Like a lot of people, I would get upset at others who didn’t take the virus seriously and grasped onto anti-science beliefs. I think to me it was a breaking-point in how I viewed life and the arts. I realized then that no matter what, appealing to the masses is impossible, because some of the masses believe in lunacy, and it’s okay for me to become more uncompromising. I thought to create art that was uncompromising. Appeal to the niche market with similar tastes and ideas about art, because you may not appeal to everyone, but when you are trying to appeal to everyone, you are appealing to some with insane beliefs and morals. A film like “Some Visitors” I think I would have been more hesitant to make before the pandemic, but afterwards, I was in the mentality to do what I want. Some will absolutely love it at the expense of some who absolutely hate it, but the ones who love it will fight for it. Which is what has happened.
11. What is your favorite thing to do in St. Louis?
Go to the Art Museum. I live in walking distance. I’m a member. I go at least once a week. it’s my sanctuary.
12. What’s next?
We had some traction on turning “Some Visitors” into a feature with some named talent attached, but the strikes stopped all of that. I think I’m just going to focus on Hysteria Fest. I don’t really want to make shorts anymore. I’ll go big with a film if given a chance, but otherwise would rather be a critic and curator.
More About Paul Hibbard
Birthplace: Arnold, Mo
Current location: St. Louis (Dogtown)
Education: Bachelors in Political Science
Day job: Freelance
First job: Movie theater. The old Lindbergh 8
First movie you were involved in or made: I was involved in a film called “Time to Die” that played at the first Showcase ever. My buddy directed it. I was just a background person.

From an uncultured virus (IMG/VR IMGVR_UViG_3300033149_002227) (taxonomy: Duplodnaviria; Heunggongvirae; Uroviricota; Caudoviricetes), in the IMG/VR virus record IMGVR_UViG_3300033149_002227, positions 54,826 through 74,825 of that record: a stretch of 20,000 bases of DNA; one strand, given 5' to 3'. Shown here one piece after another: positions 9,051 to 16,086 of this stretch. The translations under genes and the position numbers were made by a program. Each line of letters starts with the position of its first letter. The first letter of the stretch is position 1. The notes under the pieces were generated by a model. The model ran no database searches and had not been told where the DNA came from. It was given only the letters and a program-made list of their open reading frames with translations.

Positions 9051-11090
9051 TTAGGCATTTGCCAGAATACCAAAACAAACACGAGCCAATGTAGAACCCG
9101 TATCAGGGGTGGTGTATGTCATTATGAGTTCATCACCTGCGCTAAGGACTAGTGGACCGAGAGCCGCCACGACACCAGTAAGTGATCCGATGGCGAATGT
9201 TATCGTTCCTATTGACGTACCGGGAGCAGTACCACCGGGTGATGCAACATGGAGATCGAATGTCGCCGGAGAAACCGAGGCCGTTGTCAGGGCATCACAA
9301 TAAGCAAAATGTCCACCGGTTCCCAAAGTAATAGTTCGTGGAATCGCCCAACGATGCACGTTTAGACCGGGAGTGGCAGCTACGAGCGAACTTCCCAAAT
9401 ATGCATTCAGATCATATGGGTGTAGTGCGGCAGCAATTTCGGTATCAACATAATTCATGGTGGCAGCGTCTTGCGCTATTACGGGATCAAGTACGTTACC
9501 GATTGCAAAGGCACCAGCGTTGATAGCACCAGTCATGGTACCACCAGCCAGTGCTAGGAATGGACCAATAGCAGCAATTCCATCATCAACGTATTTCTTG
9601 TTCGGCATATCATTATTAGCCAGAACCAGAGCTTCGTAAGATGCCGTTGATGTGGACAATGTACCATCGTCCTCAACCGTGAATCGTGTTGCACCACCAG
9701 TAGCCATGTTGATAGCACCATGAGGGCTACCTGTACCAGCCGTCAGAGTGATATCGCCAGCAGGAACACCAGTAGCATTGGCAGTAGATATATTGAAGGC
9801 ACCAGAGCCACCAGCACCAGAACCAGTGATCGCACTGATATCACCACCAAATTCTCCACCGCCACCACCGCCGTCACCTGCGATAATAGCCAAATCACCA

Favorite jobs/roles/plays or work in your medium? Writing is the best. And editing. Both are storytelling. Brian De Palma used to say that directing a film was the dark tunnel between writing and editing. I feel that.
Dream job/opportunity: Film critic at a publication that paid a livable salary. I don’t think that exists anymore.
Awards/Honors/Achievements: Some Visitors has won a ton of awards, and all of them I’m proud of, but any time the lead actress Jackie Kelly wins, I’m most proud. Because directing acting used to be my weakness. Not that she needs much directing…
Favorite quote/words to live by: “I know nothing of life except through the cinema.” -Jean Luc Godard
A song that makes you happy: “Strange Magic” by ELO
Lynn Venhaus has had a continuous byline in St. Louis metro region publications since 1978. She is a Rotten Tomatoes-approved film critic, currently reviews films for Webster-Kirkwood Times and KTRS Radio, covers entertainment for PopLifeSTL.com and co-hosts podcast PopLifeSTL.com…Presents, and writes features and news for Belleville News-Democrat and contributes to other publications. She is a member of CCA, AWFJ and St. Louis Film Critics Association. She is a founding member of the St. Louis Theater Circle.